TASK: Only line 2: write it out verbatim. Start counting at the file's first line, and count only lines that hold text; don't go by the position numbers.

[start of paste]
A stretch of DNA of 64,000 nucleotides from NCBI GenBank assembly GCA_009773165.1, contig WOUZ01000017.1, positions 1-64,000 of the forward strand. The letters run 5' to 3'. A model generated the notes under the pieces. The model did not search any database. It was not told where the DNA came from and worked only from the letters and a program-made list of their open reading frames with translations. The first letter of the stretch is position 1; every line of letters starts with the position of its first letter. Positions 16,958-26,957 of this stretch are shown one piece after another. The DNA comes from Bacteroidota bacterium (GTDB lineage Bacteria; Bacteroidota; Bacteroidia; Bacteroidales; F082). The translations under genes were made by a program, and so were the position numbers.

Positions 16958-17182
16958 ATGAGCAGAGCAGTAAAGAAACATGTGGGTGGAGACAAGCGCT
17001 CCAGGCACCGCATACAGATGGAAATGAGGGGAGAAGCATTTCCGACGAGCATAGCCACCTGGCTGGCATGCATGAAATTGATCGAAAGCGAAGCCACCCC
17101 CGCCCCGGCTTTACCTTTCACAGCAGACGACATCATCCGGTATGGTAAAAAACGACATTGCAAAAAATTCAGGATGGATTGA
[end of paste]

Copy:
Positions 16958-17182